Two innovative Brazilian programs relating to road safety prevention. A case study


Sao Paulo Med. J.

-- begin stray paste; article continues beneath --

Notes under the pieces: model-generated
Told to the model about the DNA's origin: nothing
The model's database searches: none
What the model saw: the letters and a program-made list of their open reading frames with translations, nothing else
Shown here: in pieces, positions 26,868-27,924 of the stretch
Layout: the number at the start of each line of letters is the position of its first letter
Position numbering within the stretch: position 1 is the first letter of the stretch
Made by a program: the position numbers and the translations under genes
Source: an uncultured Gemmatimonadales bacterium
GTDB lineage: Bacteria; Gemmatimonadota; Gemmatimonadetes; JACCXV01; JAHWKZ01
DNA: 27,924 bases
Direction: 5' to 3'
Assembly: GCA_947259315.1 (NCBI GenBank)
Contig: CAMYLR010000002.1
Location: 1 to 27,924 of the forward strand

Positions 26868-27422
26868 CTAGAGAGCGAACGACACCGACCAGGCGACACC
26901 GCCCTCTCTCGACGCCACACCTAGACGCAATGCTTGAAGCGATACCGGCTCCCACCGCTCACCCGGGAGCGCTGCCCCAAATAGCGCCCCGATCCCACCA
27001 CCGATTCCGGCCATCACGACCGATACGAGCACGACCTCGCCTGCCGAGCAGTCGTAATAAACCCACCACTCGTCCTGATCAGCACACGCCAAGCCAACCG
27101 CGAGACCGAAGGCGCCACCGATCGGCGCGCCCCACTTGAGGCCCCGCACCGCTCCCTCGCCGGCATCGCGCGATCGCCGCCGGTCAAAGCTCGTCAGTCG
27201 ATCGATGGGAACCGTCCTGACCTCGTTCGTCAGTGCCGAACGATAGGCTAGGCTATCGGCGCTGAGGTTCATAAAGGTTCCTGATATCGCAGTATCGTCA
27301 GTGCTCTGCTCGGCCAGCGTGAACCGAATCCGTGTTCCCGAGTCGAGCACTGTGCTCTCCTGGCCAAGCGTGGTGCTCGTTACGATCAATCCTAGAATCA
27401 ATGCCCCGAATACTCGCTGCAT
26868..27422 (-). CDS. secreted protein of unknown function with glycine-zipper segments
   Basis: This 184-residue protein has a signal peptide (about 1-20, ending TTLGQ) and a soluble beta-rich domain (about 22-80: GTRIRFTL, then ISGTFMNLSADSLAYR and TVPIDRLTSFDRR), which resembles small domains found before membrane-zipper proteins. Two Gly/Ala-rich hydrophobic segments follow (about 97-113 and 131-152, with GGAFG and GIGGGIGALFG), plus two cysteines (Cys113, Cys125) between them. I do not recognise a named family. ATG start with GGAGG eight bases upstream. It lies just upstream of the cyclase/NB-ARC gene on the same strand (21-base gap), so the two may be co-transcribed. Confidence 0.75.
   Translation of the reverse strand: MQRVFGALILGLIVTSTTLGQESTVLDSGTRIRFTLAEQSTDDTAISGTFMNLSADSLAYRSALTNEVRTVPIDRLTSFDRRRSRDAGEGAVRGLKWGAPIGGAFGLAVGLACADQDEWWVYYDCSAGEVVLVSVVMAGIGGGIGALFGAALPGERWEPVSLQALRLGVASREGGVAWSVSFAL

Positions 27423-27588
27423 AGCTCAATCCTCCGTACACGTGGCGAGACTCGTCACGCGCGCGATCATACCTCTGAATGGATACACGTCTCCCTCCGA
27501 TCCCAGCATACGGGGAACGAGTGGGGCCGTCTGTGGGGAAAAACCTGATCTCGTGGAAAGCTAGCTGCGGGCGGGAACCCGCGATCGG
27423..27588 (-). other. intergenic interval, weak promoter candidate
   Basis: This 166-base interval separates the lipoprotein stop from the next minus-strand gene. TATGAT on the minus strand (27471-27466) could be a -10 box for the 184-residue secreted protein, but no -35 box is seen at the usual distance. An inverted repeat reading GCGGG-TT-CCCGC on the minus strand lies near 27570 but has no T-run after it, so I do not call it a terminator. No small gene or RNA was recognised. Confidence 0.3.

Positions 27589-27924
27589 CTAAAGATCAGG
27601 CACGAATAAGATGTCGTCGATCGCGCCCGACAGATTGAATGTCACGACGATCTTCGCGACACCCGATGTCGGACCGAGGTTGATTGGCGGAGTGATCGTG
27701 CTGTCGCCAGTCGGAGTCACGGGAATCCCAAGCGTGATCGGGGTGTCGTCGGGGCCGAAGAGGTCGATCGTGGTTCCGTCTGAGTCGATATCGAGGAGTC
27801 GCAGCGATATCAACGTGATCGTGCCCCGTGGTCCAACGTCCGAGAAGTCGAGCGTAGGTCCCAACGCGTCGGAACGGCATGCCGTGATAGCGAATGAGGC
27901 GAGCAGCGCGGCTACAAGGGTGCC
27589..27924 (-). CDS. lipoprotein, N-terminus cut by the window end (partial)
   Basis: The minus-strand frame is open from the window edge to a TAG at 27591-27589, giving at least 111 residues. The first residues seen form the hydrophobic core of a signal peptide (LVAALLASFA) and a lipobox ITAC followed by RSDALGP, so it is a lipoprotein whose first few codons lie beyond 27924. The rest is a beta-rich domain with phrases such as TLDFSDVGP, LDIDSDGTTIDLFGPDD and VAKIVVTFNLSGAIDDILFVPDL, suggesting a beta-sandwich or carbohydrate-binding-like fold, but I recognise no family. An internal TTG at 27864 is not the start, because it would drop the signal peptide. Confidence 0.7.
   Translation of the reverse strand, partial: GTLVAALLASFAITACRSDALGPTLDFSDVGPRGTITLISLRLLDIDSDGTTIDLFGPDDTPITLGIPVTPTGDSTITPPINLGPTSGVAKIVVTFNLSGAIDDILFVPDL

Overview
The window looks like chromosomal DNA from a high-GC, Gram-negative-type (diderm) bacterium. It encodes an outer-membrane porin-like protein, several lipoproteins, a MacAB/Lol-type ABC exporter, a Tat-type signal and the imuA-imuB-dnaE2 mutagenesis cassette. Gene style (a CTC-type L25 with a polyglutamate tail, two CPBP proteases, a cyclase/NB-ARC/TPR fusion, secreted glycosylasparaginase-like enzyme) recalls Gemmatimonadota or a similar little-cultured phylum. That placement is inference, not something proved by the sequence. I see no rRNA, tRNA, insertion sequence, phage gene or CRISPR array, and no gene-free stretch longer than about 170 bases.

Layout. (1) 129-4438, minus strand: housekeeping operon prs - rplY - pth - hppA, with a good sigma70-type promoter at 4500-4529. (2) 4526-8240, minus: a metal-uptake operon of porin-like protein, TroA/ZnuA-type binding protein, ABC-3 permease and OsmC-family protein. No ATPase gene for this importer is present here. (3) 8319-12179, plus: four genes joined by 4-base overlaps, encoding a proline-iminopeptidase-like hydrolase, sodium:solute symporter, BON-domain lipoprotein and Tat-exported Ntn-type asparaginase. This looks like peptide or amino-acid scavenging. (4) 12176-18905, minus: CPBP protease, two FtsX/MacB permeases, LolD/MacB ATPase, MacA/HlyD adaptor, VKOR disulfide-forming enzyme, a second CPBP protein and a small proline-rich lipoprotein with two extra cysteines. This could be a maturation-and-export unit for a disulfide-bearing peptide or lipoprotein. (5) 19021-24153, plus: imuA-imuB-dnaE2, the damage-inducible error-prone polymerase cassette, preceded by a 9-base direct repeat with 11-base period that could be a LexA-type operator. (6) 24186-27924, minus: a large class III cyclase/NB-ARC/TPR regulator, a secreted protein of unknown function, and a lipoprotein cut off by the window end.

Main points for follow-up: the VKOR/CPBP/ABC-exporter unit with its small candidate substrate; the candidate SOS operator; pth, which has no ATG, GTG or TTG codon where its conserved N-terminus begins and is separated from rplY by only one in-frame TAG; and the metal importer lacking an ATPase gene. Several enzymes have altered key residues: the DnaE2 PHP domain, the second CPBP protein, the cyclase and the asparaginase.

ABSTRACT BACKGROUND: The World Health Organization (WHO) 2017 Global Conference in Montevideo, Uruguay, was dedicated to promoting successful cases and best practices in fighting and preventing noncommunicable disease (NCDs). The global effort undertaken by WHO aims to reduce road traffic deaths in order to meet goal number 3.4 of the sustainable development goals. OBJECTIVES: To describe two Brazilian road safety prevention programs, presented at the WHO 2017 Global Conference: São Paulo Traffic Safety Movement (Movimento Paulista de Segurança no Trânsito) and Safe Life Program of Brasília (Programa Brasília Vida Segura), along with their governance structures, models and results. DESIGN AND SETTING: This was a descriptive case study conducted in São Paulo and Brasilia from 2015 to 2018. These programs aimed to reduce the number of deaths caused by road accidents to 8.3 deaths per 100,000 inhabitants in São Paulo by 2020 and in Brasília by 2016; and to reduce harmful use of alcohol by 10% by 2020. METHODS: These two initiatives were designed, managed and operated to bring together government and civil society, i.e. industry, academia, non-governmental organizations (NGOs), etc., around the common goal of saving lives. They were collaborative and guided by sharing of best practices, learning and information, thereby making it possible to attain more and better results. Their format enables reproduction in cities across all Brazilian regions. RESULTS: The results attest to the efficacy of the programs implemented in these two cities. In Brasília, the initiative helped reduce the number of traffic-related deaths by 35% (2017). In the same year in the state of São Paulo, 7,600 deaths were avoided. CONCLUSION: Both programs are innovative public policies that deal with health issues caused by the external agents that ultimately account for the rapid increase in days lost to disability. Prevention of external causes of deaths and injuries, such as traffic violence, strongly correlates with changes in habits and actions, especially excessive consumption of alcohol, and with NCDs in Brazil.

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